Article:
The Miracle of Microfinance? Evidence from a Randomized Evaluation
This paper reports on the first randomized evaluation of the impact of introducing the standard microcredit group-based lending product in a new market. In 2005, half of 104 slums in Hyderabad, India were randomly selected for opening of a branch of a particular microfinance institution (Spandana) while the remainder were not, although other MFIs were free to enter those slums. Fifteen to 18 months after Spandana began lending in treated areas, households were 8.8 percentage points more likely to have a microcredit loan. They were no more likely to start any new business, although they were more likely to start several at once, and they invested more in their existing businesses. There was no effect on average monthly expenditure per capita. Expenditure on durable goods increased in treated areas, while expenditures on "temptation goods" declined. Three to four years after the initial expansion (after many of the control slums had started getting credit from Spandana and other MFIs ), the probability of borrowing from an MFI in treatment and comparison slums was the same, but on average households in treatment slums had been borrowing for longer and in larger amounts. Consumption was still no different in treatment areas, and the average business was still no more profitable, although we find an increase in profits at the top end. We found no changes in any of the development outcomes that are often believed to be affected by microfinance, including health, education, and women's empowerment. The results of this study are largely consistent with those of four other evaluations of similar programs in different contexts.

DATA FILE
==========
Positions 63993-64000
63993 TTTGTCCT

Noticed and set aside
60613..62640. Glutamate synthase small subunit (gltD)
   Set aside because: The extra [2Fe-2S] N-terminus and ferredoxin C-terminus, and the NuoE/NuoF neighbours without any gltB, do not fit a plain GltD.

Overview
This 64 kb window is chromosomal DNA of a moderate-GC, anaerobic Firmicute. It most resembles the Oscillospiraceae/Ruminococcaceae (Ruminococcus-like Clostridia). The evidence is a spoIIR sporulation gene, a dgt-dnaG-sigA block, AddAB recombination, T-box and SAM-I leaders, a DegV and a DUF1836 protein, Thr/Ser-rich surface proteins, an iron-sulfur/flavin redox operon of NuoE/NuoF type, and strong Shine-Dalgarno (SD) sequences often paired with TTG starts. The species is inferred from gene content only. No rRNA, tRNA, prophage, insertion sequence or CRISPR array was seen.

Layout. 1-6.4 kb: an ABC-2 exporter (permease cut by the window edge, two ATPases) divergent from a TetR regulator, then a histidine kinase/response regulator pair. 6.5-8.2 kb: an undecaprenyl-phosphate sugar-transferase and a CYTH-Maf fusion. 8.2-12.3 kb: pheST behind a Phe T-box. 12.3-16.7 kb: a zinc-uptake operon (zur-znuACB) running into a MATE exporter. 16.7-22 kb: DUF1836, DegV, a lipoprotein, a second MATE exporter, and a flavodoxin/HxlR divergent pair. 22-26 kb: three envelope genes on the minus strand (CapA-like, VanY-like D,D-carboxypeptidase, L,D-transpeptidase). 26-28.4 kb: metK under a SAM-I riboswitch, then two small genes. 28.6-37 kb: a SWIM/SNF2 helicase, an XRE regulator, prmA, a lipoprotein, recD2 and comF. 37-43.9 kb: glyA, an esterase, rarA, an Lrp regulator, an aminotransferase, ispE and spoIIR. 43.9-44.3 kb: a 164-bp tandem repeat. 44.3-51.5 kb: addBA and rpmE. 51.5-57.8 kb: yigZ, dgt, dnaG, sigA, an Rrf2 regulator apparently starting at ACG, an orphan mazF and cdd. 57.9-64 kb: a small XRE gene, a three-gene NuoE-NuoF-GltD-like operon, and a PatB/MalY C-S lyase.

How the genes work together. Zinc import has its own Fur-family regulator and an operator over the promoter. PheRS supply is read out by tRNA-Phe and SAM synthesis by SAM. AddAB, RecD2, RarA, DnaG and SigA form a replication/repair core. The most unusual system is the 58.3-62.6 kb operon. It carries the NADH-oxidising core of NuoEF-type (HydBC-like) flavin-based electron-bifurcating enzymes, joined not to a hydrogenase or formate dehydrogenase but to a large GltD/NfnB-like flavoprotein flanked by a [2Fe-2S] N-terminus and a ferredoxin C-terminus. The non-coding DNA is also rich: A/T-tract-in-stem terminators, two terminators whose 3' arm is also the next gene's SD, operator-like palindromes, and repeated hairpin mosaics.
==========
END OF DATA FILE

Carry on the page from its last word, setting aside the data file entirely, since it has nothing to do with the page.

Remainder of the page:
This paper updates and supersedes the 2010 version, which reported results using one wave of endline surveys. The authors wish to extend thanks to Spandana, especially Padmaja Reddy whose commitment to understanding the impact of microfinance made this project possible, and to numerous seminar audiences and colleagues for insightful suggestions. The Centre for Micro Finance at IFMR organized and oversaw the experiment and the data collection. Aparna Dasika and Angela Ambroz provided excellent assistance in Hyderabad. Justin Oliver at the Centre for Micro Finance and Annie Duflo at Initiatives for Poverty Action shared valuable advice and logistical support. Funding for the first wave of the survey was provided by The Vanguard Charitable Endowment Program and ICICI bank. Funding for the second wage was provided by Spandana and J-PAL. This draft was not reviewed by the The Vanguard Charitable Endowment Program, ICICI Bank, or Spandana. Adie Angrist, Leonardo Elias, Shehla Imran, Seema Kacker, Tracy Li, Aditi Nagaraj and Cecilia Peluffo provided excellent research assistance. The views expressed herein are those of the authors and do not necessarily reflect the views of the National Bureau of Economic Research. Datasets for both waves of data used in this paper are available at http://www.centre-for-microfinance.org/publications/data/.
Banerjee, Abhijit, Esther Duflo, Rachel Glennerster, and Cynthia Kinnan. 2015. "The Miracle of Microfinance? Evidence from a Randomized Evaluation." American Economic Journal: Applied Economics, 7(1): 22-53. citation courtesy of